When the user 102 begins using her portable device 106 for browsing, the user 102 clicks on or otherwise actuates the PCR plug-in icon on the portable device. The PCR plug-in 116 produces a login window which may be similar to the window 200 illustrated in FIG. 2. The user 102 enters the required login information and initiates a cookie retrieval using the PCR plug-in 116. This retrieves client state information from its remote location at the personal cookie repository server 118. The server 118 responds with a response message including the stored client state information, including the user's cookies. The user 102 then uses the cookies and other client state information for access of network locations, including the web site 112.
 Since the same cookie and client state information is used for this network access as was used during the previous access with the computing device 104, there is no loss or discontinuity of client states. Inconsistent cookie states, even on different devices of the same user, are eliminated.
 After completion of browsing and access of network locations, the updated cookies and other client state information is stored at the remote location of the personal cookie repository server 118. Again, the stored cookies include updated cookies, new cookies and unused cookies.
FIG. 3 illustrates one embodiment of cookie storage in a personal cookie repository server. There are many ways to design an organize cookies on a personal cookie repository server. Any suitable design may be adopted in accordance with the embodiments described herein. Some examples include using a database to store cookies, or using a hash table. FIG. 3 illustrates one embodiment, which is a tree structure design for storing cookies.
 In the tree structure of the personal cookie repository server of FIG. 3, the PCR server 302 is at the root of the tree. Extending from this root are trees corresponding to all users having cookie storage accounts with the server. FIG. 3 illustrates the tree associated with user 304.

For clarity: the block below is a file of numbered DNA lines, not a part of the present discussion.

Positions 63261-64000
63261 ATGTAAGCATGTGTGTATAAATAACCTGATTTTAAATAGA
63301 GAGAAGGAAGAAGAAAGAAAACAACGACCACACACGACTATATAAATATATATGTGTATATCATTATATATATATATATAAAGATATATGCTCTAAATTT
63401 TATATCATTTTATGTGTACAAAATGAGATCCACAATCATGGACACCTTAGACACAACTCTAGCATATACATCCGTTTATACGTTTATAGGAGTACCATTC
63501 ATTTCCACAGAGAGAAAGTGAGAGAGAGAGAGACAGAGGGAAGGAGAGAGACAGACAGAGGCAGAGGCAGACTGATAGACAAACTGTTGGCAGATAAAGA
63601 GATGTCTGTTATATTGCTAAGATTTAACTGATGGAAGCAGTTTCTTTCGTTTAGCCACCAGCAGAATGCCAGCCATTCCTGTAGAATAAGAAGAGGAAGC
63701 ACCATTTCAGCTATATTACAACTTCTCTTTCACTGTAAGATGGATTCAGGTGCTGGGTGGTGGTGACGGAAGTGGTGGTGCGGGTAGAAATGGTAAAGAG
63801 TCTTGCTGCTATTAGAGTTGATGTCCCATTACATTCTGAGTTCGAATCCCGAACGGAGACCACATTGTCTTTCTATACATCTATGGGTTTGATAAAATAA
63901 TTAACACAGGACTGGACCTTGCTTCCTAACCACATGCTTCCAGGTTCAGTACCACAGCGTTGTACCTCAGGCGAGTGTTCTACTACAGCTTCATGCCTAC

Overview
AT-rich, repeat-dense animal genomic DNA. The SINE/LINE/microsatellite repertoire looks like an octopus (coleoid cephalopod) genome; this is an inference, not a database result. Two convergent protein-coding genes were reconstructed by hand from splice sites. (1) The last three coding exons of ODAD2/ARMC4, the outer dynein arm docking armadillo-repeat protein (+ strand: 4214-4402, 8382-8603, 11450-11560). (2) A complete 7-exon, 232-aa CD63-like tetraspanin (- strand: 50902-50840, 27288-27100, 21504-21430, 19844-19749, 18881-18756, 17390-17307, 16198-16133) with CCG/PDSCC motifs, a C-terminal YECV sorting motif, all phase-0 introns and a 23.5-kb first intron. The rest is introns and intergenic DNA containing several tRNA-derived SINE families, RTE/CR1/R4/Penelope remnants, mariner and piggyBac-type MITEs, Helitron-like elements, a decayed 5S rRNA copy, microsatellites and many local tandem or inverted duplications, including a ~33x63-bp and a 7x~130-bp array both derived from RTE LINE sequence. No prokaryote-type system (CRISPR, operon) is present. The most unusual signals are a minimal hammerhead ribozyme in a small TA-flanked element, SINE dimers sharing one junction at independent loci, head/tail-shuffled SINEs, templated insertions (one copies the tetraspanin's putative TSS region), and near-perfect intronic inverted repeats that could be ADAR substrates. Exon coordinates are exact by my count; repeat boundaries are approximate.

The tree for the user 304 includes branches for all the top-level domains for which the user has cookies. In the exemplary embodiment, the tree includes one branch 306 for cookies associated with top-level domain yahoo.com and a branch 308 for cookies associated with top-level domain msn.com. There are cookies 310, 312 associated with these top-level domains branches 306, 308, respectively.
 Within each of the branches 306, 308 are sub-branches for sub-domains. Thus, branch 306 includes a sub-branch 314 for a path /rl/, a sub-branch 316 for domain mail.yahoo.com, and a sub branch 318 for domain map.yahoo.com. There are cookies associated with each of these domains and each of these sub-branches 314, 316, 318. Similarly, the branch 308 includes a sub-branch 320 for the domain shopping.msn.com, a sub-branch 322 for the domain go.msn.com and a sub-sub-branch 324 for the path /rl/ within the sub-branch 320. There are cookies associated with each of these domains and each of these sub-branches 320, 322, 324. Thus, each cookie is a leaf node in the tree and is uniquely identified by its path and domain.
 The following drawing figures illustrate variations of the personal cookie repository service. Other variants are possible and can be readily produced from the provided examples. Those illustrated in the drawing and described herein are intended to be illustrative only.
FIG. 4 is a block diagram illustrating operation of a personal cookie repository service. In this example, a user 402 owns multiple computing devices but is constrained to use only one device at a time to access a web site or other network location.
 User 402 has a first computing device 404 including a browser 406 and a PCR plug-in 408. These are generally as described above in conjunction with FIG. 1. They may be customized to a particular purpose associated with the computing device 404 or its functionality. Similarly, the user 402 has a second computing device 410 including a browser 412 and PCR plug-in 410. The user 402 subscribes to a personal cookie repository service, having an account that permits authenticated login access, storage and retrieval of cookies at a personal cookie repository (PCR) server 416. The user's cookies are stored in a particular location 418 associated in some manner with the user so that the user's cookies can be uniquely stored and retrieved. Other client state information of the user, in addition to the user's cookies may be stored in the location 418 as well. The user 402 uses the browsers 406, 412 to access network locations such as web site 420.
 Initially, the user 402 starts the browser 406 on the computing device 404. As described above in conjunction with FIG. 1, the user clicks the PCR icon displayed on the browser screen or otherwise activates the PCR plug-in 408. The user then signs on with the PCR server 416. Preferably, communication between the computing device 404 and the PCR server 416 is preferably through a SSL connection.